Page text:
Stephen Poloz, the former Bank of Canada governor, highlights that Canada is at a critical juncture in time. With high inflation shrinking pocketbooks, interest rates on the rise, and the unsettling invasion of Ukraine, Canadians are justifiably and understandably worried about the future.
With these hurdles and backdrop in mind, Ivey’s Lawrence National Centre for Policy and Management convened the 2022 Policy Summit – Realizing Canada’s Potential in an Era of Global Volatility. Featuring many of Canada’s brightest policy and corporate leaders, the summit tackled how governments, businesses, and other key stakeholders can build on Canada’s strengths to stimulate sustained socio-economic development during such disruptive times.
Poloz, who is Chair of the Advisory Council of the Lawrence Centre, provided marching orders to panellists and participants to offer actionable policy solutions, encouraging everyone involved to consider an open-minded approach and avoid trying to solve all problems at once.
“We get stuck in the idea that since we can’t boil the ocean, we can’t do anything. So, let’s forget about boiling the ocean today,” he said.
Canada’s potential economic path
Acknowledging that Russia’s invasion in Ukraine could further send rippling effects in the global economy, Poloz noted that the initial shocks to commodity prices, costs of shipping, and supply-chain bottlenecks have dissipated substantially and these are transitory in the sense that they will go away by themselves within the next year or so. In addition, the loss in purchasing power due to higher prices of energy and food is pushing major retailers to compete harder for consumer money, which puts pressure on suppliers to keep prices from rising. Poloz’s best guess: these two factors alone can bring down inflation to four per cent by next year. He said bringing inflation down to three per cent doesn’t sound like a very heroic task, especially since the economy appears to be more sensitive to higher interest rates now than before, and central banks are also conducting quantitative tightening, which is working in the same direction of higher interest rates.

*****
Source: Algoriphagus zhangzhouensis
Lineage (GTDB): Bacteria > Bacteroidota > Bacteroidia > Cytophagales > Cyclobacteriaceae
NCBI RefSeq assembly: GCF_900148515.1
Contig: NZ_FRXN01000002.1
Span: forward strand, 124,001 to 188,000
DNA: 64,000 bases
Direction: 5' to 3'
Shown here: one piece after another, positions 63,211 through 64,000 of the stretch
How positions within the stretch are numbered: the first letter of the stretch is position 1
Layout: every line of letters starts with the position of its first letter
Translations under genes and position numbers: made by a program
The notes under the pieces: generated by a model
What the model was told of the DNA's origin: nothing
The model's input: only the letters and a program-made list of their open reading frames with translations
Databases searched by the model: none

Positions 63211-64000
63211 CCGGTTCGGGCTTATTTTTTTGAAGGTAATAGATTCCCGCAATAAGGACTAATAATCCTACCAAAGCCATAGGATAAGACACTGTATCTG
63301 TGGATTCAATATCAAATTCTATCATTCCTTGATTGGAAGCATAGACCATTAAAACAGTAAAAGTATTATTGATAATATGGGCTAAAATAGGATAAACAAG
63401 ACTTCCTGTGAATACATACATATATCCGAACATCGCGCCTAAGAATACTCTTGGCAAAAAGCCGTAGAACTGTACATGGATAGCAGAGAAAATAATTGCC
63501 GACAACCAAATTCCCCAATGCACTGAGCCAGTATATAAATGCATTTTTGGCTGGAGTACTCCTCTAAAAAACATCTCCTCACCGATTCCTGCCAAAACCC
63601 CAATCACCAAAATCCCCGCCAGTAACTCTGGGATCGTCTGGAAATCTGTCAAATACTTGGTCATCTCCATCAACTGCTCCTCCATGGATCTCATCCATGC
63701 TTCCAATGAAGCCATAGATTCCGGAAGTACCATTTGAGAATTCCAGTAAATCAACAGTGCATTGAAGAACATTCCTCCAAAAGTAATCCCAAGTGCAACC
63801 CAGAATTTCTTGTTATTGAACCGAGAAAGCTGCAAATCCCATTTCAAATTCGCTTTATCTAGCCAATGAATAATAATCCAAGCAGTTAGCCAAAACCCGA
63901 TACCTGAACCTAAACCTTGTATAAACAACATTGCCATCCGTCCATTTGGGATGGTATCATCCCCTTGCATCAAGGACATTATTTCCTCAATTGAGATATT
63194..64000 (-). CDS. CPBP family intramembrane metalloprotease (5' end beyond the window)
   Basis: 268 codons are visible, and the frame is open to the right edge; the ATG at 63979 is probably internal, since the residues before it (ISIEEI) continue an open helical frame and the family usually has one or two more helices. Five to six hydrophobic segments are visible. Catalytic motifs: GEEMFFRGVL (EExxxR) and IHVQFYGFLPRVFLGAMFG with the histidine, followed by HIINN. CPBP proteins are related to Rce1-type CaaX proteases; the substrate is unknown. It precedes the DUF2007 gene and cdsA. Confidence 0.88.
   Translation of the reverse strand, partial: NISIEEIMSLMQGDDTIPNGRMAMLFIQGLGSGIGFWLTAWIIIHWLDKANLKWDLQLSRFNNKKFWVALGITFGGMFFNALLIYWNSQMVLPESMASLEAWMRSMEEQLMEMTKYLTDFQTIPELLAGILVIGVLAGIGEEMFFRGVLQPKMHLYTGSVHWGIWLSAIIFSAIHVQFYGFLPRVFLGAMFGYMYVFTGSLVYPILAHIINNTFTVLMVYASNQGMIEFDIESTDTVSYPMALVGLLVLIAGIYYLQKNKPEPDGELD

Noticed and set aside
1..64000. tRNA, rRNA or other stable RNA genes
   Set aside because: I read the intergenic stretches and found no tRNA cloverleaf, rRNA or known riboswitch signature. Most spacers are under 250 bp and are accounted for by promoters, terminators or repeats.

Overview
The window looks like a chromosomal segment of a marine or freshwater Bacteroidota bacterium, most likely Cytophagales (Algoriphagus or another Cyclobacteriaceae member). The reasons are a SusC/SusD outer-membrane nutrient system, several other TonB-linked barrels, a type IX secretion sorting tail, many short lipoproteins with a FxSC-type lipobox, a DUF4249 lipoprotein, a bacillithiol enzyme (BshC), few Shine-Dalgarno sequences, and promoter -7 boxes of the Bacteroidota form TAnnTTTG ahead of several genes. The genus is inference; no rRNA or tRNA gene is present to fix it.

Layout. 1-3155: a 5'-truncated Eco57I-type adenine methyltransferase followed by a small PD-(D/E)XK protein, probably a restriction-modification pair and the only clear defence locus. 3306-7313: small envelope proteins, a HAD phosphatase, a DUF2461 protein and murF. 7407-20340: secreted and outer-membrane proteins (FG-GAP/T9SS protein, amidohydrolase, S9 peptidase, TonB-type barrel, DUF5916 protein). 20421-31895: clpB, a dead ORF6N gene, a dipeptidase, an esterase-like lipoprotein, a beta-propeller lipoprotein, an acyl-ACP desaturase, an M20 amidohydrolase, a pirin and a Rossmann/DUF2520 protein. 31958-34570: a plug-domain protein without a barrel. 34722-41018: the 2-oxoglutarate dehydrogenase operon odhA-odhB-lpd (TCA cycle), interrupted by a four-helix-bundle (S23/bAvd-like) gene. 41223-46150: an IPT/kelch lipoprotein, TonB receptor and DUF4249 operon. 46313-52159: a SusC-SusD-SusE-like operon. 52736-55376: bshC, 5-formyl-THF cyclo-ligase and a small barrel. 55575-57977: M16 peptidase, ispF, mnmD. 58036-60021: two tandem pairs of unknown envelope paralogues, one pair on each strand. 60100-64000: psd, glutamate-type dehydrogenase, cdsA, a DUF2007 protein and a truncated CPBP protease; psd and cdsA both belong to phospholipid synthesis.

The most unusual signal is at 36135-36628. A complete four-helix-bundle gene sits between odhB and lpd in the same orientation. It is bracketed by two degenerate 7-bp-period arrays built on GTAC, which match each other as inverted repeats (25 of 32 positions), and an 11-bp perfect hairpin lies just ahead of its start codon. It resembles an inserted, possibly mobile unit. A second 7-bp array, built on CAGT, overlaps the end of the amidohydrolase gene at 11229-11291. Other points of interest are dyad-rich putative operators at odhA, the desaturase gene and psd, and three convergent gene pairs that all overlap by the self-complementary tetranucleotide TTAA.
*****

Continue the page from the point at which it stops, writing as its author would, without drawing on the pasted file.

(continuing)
Going forward, Poloz said the dominant theme will be “disinflation relief,” potentially leading to a period of stagflation. Noting that baby-boomers are exiting the labour force in droves, he suggested that the new normal is likely to be one where Canada has fewer workers than in the last 50 years, and the implications of that might be profound. The sustainable path of the economy then, he argued, could be one where “wages are higher, profits are lower, and to make that to a triangle, more investment in labour-saving equipment and higher productivity.” Calling the aging population “a tectonic force working beneath the surface of the economy,” he said policy-makers must take into account such forces in charting their decisions.
Poloz noted that four other tectonic forces – growing indebtedness, technological progress (fourth industrial revolution), rising inequality, and climate change – are expected to interact and intensify in the next 10 to 20 years, creating substantial economic volatility with more frequent recessions and bouts of inflation and deflation.